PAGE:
UK unable to prove case for sanctions against Russian oligarchs like Abramovich, Times says

Chelsea owner Roman Abramovich. [Reuters]

Britain will not be able to sanction Roman Abramovich and other Russian oligarchs for weeks or months - if at all - because the government has been unable to prove reasonable grounds for designating the businessmen, The Times newspaper reported.

"The Foreign Office and National Crime Agency have been unable to prove that there are 'reasonable grounds' for designating the UK’s most prominent oligarchs for sanctions because they have struggled to link their finances to the Putin regime," The Times said.

Britain's foreign office did not immediately respond to a request for comment.

A National Crime Agency (NCA) spokesman said he could not comment on the Times report.

He added the NCA was only one of the agencies involved in providing evidence or intelligence on whether someone should be sanctioned.

"It isn't just down to us to make the case," the spokesman said. "If we were in a possession of material that would support sanctioning an individual we would provide it."

There have been growing calls from British lawmakers for Abramovich to face sanctions, but Prime Minister Boris Johnson said he could not comment on individual cases on Wednesday when asked why the Russian billionaire businessman had not been targeted.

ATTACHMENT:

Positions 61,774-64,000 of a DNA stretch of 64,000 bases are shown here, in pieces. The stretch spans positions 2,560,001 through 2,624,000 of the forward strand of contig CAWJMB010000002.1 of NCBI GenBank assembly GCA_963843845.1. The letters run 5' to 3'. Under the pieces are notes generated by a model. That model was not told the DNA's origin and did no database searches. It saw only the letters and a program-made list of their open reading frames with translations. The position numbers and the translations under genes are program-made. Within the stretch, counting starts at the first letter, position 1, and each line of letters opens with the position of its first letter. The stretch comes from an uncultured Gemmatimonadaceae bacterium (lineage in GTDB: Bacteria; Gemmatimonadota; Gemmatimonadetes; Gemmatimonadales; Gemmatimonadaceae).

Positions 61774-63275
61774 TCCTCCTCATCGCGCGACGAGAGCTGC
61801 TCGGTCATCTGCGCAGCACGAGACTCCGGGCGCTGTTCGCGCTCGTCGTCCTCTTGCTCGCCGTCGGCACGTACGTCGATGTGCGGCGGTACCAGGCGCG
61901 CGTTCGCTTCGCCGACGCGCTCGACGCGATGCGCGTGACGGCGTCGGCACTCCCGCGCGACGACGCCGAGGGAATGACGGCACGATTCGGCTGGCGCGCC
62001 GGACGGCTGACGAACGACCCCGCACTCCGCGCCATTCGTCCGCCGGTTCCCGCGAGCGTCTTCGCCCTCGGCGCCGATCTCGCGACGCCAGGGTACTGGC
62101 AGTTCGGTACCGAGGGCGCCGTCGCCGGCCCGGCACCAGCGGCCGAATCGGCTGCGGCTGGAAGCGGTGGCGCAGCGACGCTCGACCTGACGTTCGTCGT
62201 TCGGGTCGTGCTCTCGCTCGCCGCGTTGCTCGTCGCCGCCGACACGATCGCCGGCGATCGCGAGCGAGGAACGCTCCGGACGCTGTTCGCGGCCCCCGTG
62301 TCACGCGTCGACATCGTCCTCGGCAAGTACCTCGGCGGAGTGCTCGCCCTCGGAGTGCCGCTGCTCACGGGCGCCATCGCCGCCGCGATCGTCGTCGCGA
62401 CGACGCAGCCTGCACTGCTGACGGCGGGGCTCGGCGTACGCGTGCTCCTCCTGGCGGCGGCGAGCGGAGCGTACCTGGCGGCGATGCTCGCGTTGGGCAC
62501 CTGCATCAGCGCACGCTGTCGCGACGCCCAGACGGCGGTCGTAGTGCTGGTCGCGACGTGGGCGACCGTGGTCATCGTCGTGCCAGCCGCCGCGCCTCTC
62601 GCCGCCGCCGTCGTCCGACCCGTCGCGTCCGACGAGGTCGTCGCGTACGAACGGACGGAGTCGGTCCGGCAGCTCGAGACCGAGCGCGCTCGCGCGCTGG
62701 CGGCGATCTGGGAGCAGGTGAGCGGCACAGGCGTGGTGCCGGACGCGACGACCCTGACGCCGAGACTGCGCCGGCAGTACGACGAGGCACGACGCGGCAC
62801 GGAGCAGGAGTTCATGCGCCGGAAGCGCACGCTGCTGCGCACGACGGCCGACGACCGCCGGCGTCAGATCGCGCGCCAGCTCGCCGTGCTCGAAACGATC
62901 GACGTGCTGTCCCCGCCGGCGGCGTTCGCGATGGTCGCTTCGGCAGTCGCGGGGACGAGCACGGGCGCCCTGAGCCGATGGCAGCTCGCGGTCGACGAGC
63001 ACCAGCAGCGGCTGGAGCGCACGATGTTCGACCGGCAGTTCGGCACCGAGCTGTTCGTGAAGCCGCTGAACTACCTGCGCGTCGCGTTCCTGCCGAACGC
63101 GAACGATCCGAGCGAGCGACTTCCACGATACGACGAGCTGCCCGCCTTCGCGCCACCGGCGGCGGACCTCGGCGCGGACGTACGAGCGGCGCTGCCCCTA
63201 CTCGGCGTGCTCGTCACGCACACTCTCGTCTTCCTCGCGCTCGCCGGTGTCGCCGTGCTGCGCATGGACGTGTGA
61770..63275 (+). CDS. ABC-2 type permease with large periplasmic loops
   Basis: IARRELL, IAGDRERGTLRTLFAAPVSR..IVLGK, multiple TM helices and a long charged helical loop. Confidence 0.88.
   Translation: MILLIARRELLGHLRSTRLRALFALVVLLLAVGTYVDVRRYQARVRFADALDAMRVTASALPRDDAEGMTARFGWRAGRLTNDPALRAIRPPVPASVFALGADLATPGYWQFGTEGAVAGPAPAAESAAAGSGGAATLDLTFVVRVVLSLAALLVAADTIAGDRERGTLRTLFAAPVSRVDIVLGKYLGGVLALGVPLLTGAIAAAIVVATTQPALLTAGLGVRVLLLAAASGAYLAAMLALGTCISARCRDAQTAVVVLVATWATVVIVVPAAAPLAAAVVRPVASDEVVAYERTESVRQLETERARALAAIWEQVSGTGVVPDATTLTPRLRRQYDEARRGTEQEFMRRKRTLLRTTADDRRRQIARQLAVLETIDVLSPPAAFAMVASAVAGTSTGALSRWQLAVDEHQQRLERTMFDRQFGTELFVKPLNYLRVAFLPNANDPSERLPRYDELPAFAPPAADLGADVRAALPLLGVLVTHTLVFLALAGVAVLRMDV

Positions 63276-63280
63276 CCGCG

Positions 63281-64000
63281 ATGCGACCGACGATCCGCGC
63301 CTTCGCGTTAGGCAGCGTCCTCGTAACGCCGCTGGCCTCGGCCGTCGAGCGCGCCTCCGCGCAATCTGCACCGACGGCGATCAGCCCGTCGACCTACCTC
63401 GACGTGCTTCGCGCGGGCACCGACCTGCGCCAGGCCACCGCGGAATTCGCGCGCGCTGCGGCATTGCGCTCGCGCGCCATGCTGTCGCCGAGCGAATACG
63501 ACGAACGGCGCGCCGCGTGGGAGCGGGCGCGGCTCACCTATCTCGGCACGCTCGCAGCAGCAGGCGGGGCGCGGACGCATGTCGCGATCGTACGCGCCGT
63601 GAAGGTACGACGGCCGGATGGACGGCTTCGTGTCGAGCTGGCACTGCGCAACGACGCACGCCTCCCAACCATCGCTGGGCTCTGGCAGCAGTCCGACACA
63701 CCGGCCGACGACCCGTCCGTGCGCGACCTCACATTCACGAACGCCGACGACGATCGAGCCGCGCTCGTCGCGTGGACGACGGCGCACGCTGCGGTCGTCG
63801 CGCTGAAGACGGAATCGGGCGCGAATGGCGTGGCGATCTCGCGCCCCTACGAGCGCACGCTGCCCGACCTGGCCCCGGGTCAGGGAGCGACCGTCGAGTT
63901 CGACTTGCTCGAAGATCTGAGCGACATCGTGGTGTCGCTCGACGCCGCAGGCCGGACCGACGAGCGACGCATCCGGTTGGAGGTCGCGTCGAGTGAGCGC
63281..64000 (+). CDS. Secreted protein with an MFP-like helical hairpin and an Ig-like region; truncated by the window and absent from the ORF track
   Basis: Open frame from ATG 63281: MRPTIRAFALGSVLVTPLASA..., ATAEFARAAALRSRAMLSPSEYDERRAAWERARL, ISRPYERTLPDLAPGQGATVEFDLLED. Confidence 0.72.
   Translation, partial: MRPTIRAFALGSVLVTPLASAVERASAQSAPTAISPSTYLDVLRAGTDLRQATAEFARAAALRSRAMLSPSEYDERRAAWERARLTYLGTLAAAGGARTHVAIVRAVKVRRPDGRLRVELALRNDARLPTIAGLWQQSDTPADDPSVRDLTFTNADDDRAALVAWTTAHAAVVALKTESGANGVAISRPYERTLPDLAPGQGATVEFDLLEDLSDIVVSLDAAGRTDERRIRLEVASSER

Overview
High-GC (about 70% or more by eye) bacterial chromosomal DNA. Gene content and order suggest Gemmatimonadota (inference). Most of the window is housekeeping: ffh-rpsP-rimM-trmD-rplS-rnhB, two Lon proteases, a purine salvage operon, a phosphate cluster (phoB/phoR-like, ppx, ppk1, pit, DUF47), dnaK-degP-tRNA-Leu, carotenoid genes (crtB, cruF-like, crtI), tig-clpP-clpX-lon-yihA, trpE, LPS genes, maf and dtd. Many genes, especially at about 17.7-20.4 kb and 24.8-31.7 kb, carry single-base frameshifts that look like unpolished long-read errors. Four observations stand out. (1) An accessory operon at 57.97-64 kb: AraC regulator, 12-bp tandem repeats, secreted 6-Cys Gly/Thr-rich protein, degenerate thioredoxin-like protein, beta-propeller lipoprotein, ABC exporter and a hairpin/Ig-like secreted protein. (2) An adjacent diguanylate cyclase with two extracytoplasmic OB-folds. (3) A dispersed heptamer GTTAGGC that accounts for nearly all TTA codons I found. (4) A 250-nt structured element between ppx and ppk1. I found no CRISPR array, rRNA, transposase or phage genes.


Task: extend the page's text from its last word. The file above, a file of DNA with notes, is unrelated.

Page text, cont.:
Abramovich said on Wednesday he had decided to sell Chelsea Football Club, 19 years after buying the London side, and promised to donate money from the sale to help victims of the war in Ukraine.

"I have always taken decisions with the club's best interest at heart," Abramovich said in a statement published by the reigning European and world soccer champions on their website.

"In the current situation, I have therefore taken the decision to sell the club, as I believe this is in the best interest of the club, the fans, the employees, as well as the club's sponsors and partners."

Abramovich said he would not ask for loans he has made to the club - reported to total 1.5 billion pounds ($2.0 billion) - to be repaid to him and the sale would not be fast-tracked.

He said he had told his aides to set up a charitable foundation that would receive all net proceeds from the sale.